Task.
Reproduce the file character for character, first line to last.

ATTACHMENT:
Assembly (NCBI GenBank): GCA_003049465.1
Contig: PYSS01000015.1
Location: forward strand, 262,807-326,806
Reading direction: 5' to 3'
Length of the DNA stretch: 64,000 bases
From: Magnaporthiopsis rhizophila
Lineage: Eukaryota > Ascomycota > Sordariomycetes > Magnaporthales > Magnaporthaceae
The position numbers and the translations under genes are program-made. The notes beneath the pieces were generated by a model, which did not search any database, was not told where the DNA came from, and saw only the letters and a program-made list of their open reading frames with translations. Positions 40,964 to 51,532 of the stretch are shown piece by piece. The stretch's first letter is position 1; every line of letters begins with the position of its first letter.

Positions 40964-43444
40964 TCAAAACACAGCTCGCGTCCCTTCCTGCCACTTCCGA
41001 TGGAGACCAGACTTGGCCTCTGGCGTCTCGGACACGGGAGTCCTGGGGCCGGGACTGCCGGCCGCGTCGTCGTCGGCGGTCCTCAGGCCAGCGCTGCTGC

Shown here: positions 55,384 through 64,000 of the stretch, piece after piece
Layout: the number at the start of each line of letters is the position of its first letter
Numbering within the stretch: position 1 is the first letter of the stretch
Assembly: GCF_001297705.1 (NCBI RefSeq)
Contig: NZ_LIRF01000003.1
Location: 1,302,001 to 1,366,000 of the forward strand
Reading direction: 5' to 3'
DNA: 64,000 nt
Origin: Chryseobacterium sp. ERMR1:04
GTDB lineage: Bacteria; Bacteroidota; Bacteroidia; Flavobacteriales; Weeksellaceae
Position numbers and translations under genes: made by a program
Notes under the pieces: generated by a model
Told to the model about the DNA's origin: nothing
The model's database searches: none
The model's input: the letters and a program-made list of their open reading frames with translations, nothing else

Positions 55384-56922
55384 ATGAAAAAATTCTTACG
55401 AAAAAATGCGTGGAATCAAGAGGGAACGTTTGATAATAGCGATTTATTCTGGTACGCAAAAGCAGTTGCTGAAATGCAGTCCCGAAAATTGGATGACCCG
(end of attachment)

Assembly (NCBI GenBank): GCA_003049465.1
Contig: PYSS01000015.1
Location: forward strand, 262,807-326,806
Reading direction: 5' to 3'
Length of the DNA stretch: 64,000 bases
From: Magnaporthiopsis rhizophila
Lineage: Eukaryota > Ascomycota > Sordariomycetes > Magnaporthales > Magnaporthaceae
The position numbers and the translations under genes are program-made. The notes beneath the pieces were generated by a model, which did not search any database, was not told where the DNA came from, and saw only the letters and a program-made list of their open reading frames with translations. Positions 40,964 to 51,532 of the stretch are shown piece by piece. The stretch's first letter is position 1; every line of letters begins with the position of its first letter.

Positions 40964-43444
40964 TCAAAACACAGCTCGCGTCCCTTCCTGCCACTTCCGA
41001 TGGAGACCAGACTTGGCCTCTGGCGTCTCGGACACGGGAGTCCTGGGGCCGGGACTGCCGGCCGCGTCGTCGTCGGCGGTCCTCAGGCCAGCGCTGCTGC

Shown here: positions 55,384 through 64,000 of the stretch, piece after piece
Layout: the number at the start of each line of letters is the position of its first letter
Numbering within the stretch: position 1 is the first letter of the stretch
Assembly: GCF_001297705.1 (NCBI RefSeq)
Contig: NZ_LIRF01000003.1
Location: 1,302,001 to 1,366,000 of the forward strand
Reading direction: 5' to 3'
DNA: 64,000 nt
Origin: Chryseobacterium sp. ERMR1:04
GTDB lineage: Bacteria; Bacteroidota; Bacteroidia; Flavobacteriales; Weeksellaceae
Position numbers and translations under genes: made by a program
Notes under the pieces: generated by a model
Told to the model about the DNA's origin: nothing
The model's database searches: none
The model's input: the letters and a program-made list of their open reading frames with translations, nothing else

Positions 55384-56922
55384 ATGAAAAAATTCTTACG
55401 AAAAAATGCGTGGAATCAAGAGGGAACGTTTGATAATAGCGATTTATTCTGGTACGCAAAAGCAGTTGCTGAAATGCAGTCCCGAAAATTGGATGACCCG